Following the death of Abraham – the narrative now focuses on Isaac. He loved his wife at first sight and now it seems she too is barren, a dreadful echo of his mother’s long struggles. Twenty long years pass and perhaps Rebekah wondered about the wisdom of the path she had taken – but, no doubt, the presence of Isaac would have been a living reminder that God fulfilled his promises. Thus Isaac prayed to the God of his forefathers, the God who kept his promises. God heard the prayers offered and Rebekah conceived. However it was not an easy pregnancy – she had twins leaping about inside her – bringing extreme discomfort. Never one to be passive, Rebekah asked God why it was like this for her. Rebekah obviously felt she had a relationship with God that allowed her to question Him – whether her family back home in Nahor shared the faith of Abraham or whether after living with Isaac for twenty years she had grown in understanding of the God of Abraham.
Genesis 25v23 gives God’s answer which was to prove quite troublesome for the future harmony of Rebekah and Isaac:
“Two nations are in your womb, and two peoples will be born of you;
One nation will be stronger than the other
And the elder shall serve the younger.”
The implications of this prophecy shaped the rest of Rebekah’s life. Her firstborn was a hairy red baby, named Esau and the second, Jacob, was born with his hand grasping Esau’s heel.
Just take a minute to contemplate this birth scene. Giving birth can be difficult, even today in an environment with skilled doctors and midwives present. Think then about Rebekah who gave birth to two boys and lived to see them grow up. Probably her nurse Deborah was there to give her comfort and support. The presence of female support from her home must have helped her. We never hear that her family came to visit her so we must presume that when Rebekah left her home on that snap decision she never saw her birth family again, including her mother. Perhaps the lack of her mother’s guidance as she brought up her twins caused her to make a fundamental error which had ongoing repercussions. As the boys grew they developed their individual characteristics thus Esau liked hunting and this endeared him to Isaac who liked game and Jacob was “a quiet man living in tents” whom Rebekah loved. Clearly each parent favoured one son over the other.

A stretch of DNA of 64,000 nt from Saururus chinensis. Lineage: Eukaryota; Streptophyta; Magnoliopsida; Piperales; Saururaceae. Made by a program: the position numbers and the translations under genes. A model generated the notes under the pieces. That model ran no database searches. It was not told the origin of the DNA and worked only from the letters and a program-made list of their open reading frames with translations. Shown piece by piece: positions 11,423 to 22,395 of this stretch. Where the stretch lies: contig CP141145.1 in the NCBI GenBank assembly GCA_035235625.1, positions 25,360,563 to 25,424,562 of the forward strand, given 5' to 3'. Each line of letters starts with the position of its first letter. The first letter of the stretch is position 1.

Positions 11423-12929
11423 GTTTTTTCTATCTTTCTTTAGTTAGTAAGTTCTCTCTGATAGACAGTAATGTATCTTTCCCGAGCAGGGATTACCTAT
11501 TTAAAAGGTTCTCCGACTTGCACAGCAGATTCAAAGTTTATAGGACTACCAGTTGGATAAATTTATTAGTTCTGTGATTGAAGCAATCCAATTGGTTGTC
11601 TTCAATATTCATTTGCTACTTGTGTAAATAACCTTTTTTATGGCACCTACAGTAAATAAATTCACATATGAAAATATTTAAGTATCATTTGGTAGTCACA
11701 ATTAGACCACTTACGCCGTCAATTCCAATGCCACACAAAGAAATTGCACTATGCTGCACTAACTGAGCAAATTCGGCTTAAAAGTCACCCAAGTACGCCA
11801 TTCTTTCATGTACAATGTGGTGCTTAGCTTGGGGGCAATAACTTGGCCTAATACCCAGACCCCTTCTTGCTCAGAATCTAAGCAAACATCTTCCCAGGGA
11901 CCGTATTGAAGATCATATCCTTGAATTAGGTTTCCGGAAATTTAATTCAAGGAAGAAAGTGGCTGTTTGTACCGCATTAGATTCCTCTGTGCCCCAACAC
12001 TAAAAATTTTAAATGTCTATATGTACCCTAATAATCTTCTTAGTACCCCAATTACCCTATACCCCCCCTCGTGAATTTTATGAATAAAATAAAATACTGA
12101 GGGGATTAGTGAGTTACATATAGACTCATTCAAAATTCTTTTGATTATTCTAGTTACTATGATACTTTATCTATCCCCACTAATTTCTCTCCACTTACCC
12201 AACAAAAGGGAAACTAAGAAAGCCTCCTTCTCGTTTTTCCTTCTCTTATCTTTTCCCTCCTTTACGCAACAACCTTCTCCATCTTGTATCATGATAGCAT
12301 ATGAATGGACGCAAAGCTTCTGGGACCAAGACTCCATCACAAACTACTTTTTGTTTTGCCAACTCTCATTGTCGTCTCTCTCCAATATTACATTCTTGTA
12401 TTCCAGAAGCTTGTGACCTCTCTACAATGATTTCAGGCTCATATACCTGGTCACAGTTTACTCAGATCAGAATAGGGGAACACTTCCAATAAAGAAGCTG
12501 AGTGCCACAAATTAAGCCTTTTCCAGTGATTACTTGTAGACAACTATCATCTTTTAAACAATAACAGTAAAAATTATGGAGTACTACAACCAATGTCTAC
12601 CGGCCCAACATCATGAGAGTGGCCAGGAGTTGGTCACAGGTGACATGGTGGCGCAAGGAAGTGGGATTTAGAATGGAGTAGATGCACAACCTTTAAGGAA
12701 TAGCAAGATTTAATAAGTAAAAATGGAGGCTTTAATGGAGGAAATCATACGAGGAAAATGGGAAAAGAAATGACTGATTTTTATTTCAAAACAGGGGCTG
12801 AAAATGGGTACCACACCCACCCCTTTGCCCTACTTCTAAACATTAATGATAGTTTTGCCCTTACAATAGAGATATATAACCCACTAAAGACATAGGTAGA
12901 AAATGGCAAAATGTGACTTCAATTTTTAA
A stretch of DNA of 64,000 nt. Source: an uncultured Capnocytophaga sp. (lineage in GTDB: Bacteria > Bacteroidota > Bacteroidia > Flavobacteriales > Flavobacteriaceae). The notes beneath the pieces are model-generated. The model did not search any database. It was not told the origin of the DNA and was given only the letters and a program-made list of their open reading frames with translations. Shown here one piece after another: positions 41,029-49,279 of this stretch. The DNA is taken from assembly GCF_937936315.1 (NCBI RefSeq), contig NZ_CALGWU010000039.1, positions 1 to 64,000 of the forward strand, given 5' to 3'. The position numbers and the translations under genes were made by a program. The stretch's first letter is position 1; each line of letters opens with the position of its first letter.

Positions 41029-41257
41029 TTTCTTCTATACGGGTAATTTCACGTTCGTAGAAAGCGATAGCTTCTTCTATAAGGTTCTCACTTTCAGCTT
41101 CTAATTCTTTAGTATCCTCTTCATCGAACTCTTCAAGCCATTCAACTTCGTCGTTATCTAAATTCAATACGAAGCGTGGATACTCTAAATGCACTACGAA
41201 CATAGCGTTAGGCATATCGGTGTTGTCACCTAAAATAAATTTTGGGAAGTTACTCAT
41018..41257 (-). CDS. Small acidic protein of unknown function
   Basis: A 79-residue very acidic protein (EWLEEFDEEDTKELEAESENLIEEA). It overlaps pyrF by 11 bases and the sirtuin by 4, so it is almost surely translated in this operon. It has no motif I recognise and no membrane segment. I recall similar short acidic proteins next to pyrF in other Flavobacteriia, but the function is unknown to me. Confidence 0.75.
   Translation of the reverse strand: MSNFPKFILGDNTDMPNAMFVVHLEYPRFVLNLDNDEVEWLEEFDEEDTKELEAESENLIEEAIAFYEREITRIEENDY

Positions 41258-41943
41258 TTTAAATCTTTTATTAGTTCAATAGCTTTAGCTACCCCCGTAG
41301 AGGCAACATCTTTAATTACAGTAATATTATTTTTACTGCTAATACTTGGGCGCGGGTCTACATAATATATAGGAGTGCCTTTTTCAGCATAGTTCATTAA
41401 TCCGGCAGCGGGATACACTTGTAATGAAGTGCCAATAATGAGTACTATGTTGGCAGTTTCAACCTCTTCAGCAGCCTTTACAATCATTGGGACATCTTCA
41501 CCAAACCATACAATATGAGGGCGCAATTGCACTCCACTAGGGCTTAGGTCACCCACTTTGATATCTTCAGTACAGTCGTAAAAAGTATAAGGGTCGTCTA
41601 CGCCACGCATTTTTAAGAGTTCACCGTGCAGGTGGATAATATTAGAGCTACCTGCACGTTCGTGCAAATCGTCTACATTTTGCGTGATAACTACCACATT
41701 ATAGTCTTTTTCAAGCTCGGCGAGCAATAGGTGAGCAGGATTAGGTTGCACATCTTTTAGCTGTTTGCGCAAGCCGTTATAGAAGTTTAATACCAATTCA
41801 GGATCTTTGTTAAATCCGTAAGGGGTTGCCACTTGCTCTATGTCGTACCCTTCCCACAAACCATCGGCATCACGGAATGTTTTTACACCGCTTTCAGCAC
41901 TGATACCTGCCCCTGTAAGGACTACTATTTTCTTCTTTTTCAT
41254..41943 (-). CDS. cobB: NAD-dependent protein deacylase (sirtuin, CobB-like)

Next we have an episode like the swopsies you might have played at school. Esau comes in one day to find Jacob making a stew (which seems extraordinary in itself) and asks for a portion, but Jacob asks that he sell his right as the firstborn. “So he swore to him and sold his firstborn right to Jacob”. The implications of that prophecy given to Rebekah are beginning to be seen.
Genesis 26 turns our attention away from the family drama to the bigger picture. There was a famine in the area, but God asks Isaac not to go to Egypt, but to remain nearby in the hostile environment of the Philistine King Abimelech. The promises made to his ancestor Abraham are repeated. The enormity of the promises made to Abraham and his descendants is made plain again. Rebekah is no longer hearing tales of her relatives doings, but an active, necessary part in the fulfilment of the prophecy to the family which she willingly left her own to join. For without mothers, there are no descendants. We hear sometimes about the Patriarchs of the Old Testament. Here we seek to discern the part of the Matriarchs. Both are equally important for the promise which is made by God once more in Genesis 26v3-5:
“Remain for the present here in this land and I will be with you and bless you. For it is to you and your descendants that I will give all these lands and I will fulfil the oath I swore to your father Abraham. I will make your descendants as many as the stars of heaven and I will give them all these lands and all the nations of the earth shall bless themselves by your descendants in return for Abraham’s obedience for he kept my charge, my commandments my laws.”
However, like father, like son and Isaac remembers that advice that Abraham gave Sarah and when asked about the beautiful Rebekah replies that she is his sister, worried they would kill him if he let them know she was his wife. Nicholas King’s translation relates the next part delicately:
“Abimelech the king of Gerar looked through the window and saw Isaac having some fun with Rebecca his wife.”
Aside from the issue of the deceit which arises, this phrase reminds us that this couple, married now for perhaps 40 years or so, were still able to spend time together. Isaac and Rebekah stand as an example of monogamy, sandwiched in between father and sons who acquire, by accident or design, multiple wives and concubines.
Abimelech however is upset by the deceit issue and asks Isaac to explain himself – he uses the self-preservation argument. After this Isaac and his family flourish and prosper, working for the Philistine king as shepherds. Conflict arises and they leave. Then “Isaac’s servants dug in the valley of Gerar, and they found there a spring of living water.” There they settle, pitching their tents and building an altar to God.
There we leave Rebekah for a while and will conclude her story next time.